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AUB RESEARCH PROJECT: “BEIRUT SHIFTING GROUNDS AT 17TH INTERNATIONAL VENICE ARCHITECTURE BIENNALE”

NNA – Beirut Shifting Grounds, an American University of Beirut (AUB) research project, was presented at the Co-Habitats section at the 17th International Architecture Exhibition, “How will we live together?” held in Venice Biennale from May 22 to November 21, 2021.

 

This project came to life with the support of the Department of Architecture and Design (ArD) and the Maroun Semaan Faculty of Engineering and Architecture (MSFEA) at the American University of Beirut (AUB), led by Sandra Frem (AUB / platau – platform for architecture and urbanism), Boulos Doueihy (platau), with ArD faculty Carla Aramouny, Nicolas Fayad, and Rana Haddad, and the contributions of Nayla Al-Akl (Department of Landscape Design and Ecosystem Management at AUB), Joanne Hayek (ArD) and Ahmad Nouraldeen (ArD).

 

The project

Beirut Shifting Grounds spanned over two years, simultaneously as Beirut was going downhill with the collapse of its economy, pandemic outbreak, and finally the Beirut Port explosion. This very same period was ripe with unprecedented activism, collective self-organization, and bottom-up mobilization in the face of the pervading adversity.

 

In such context, the project probes “how will we live together” by foregrounding spatial practices at the ground level of Beirut that allow people to adapt through uncertainty and change. Through four parallel narratives, the research focuses on manifestations of improvisation, reclamation, and production that offer lessons of adaptation and solidarity for the uncertain future.

 

The human lens – it is all on the streets – presents four short films that encounter the act of “being” in Beirut’s public realm through shifting conditions: privatization, revolution, and post-blast activism.

The urban lens – improvisation – projects the life of seven neighborhoods in Beirut through transitional moments; narrating their urban transformation, improvisations at their ground level, as well as indicators that inform their urban pulse. This lens traces how improvisations evolve to organized networks of solidarity after the Port blast, during the relief and reconstruction period.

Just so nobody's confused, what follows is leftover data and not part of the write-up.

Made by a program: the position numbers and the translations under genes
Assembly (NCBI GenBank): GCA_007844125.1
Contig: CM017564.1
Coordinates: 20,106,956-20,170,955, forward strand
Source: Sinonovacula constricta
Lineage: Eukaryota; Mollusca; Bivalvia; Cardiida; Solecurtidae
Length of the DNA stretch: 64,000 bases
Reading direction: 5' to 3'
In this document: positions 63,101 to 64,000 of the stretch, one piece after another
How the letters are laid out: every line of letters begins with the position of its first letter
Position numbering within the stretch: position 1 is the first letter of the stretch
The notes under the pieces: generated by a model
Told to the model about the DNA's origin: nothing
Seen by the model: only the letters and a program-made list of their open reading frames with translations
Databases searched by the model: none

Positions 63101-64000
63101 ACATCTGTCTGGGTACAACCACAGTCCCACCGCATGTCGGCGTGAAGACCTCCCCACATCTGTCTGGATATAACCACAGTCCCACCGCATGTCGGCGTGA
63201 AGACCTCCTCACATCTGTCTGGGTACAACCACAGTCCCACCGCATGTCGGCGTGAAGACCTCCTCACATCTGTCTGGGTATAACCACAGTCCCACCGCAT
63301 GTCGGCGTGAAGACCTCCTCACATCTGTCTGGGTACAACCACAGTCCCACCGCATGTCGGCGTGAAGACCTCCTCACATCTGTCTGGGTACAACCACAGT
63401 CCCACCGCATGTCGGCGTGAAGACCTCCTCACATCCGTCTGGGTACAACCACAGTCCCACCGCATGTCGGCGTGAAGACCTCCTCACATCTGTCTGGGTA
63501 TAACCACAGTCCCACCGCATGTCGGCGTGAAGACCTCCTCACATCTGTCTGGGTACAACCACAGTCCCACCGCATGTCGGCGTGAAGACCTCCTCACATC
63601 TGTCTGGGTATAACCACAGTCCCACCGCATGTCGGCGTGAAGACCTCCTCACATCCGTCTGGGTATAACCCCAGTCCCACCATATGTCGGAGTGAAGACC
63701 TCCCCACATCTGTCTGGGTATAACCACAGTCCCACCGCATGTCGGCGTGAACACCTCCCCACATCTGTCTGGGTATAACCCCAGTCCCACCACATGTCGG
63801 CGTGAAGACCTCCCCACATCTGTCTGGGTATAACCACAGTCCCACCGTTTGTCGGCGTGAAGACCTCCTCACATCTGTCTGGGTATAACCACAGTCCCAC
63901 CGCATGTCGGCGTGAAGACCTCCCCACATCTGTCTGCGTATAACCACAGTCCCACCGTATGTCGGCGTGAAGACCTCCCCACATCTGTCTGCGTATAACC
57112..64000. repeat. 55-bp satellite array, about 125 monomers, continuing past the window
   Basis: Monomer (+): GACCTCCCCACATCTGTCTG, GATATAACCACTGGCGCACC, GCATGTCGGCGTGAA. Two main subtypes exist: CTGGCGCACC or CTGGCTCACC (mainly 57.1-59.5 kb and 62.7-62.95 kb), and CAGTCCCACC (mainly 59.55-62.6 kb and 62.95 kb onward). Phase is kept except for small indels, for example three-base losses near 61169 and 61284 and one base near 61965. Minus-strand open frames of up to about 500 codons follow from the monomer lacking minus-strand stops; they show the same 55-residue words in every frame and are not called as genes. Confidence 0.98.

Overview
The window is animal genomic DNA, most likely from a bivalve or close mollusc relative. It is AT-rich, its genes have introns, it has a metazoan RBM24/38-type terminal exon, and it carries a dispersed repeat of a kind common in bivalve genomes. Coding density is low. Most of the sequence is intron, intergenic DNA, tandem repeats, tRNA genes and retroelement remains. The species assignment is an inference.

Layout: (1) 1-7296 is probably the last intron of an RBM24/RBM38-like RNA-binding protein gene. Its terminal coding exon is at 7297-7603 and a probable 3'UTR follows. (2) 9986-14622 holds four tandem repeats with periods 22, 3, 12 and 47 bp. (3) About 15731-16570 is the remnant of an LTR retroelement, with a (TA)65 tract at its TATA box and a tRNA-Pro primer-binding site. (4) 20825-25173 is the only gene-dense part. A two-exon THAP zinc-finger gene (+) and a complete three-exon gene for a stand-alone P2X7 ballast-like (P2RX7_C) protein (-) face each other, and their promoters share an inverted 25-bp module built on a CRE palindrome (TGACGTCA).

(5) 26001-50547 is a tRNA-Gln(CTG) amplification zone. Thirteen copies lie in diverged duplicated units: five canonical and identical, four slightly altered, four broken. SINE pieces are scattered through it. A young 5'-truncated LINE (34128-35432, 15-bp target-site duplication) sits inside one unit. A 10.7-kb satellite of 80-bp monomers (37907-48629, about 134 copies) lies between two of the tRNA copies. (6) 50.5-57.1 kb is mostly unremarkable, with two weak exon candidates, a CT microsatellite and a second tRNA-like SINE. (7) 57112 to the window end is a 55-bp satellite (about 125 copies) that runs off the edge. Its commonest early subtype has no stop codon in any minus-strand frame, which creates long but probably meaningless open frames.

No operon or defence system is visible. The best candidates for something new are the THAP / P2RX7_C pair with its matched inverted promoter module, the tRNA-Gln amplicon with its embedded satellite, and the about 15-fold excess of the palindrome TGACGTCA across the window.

The architecture lens – production – narrates Beirut’s built environment through specific buildings and typologies of sections, reflecting on the spatial modes of production that shaped Beirut’s ground until the Port blast, and calling for new modes of collective production amid the post-blast reconstruction.

 

The temporal lens – reclamation – emphasize the agency of urban space to accommodate public expression through a time-lapse of Martyrs’ square, focusing on the metamorphosis of its urban form, activities, public mobilization, and its capacity to reinvent itself through the different periods.

 

Together, the four lenses raise an open speculation on the architecture of the ground and its proclivity to support collective appropriation, offering the possibility of a city that still belongs to its inhabitants amid shifting conditions.

 

The installation comprises two overlapping volumes: one that emerges from the ground and one that is suspended from the ceiling. The base hosts three videos projecting respectively the urban, architecture, and temporal lenses. The suspended volume features the project title and concept note, a timeline of change for Beirut from 2000 until 2020 and QR codes meant to be scanned to access the four films of the human lens.– AUB

 

Source: National News Agency-Lebanon

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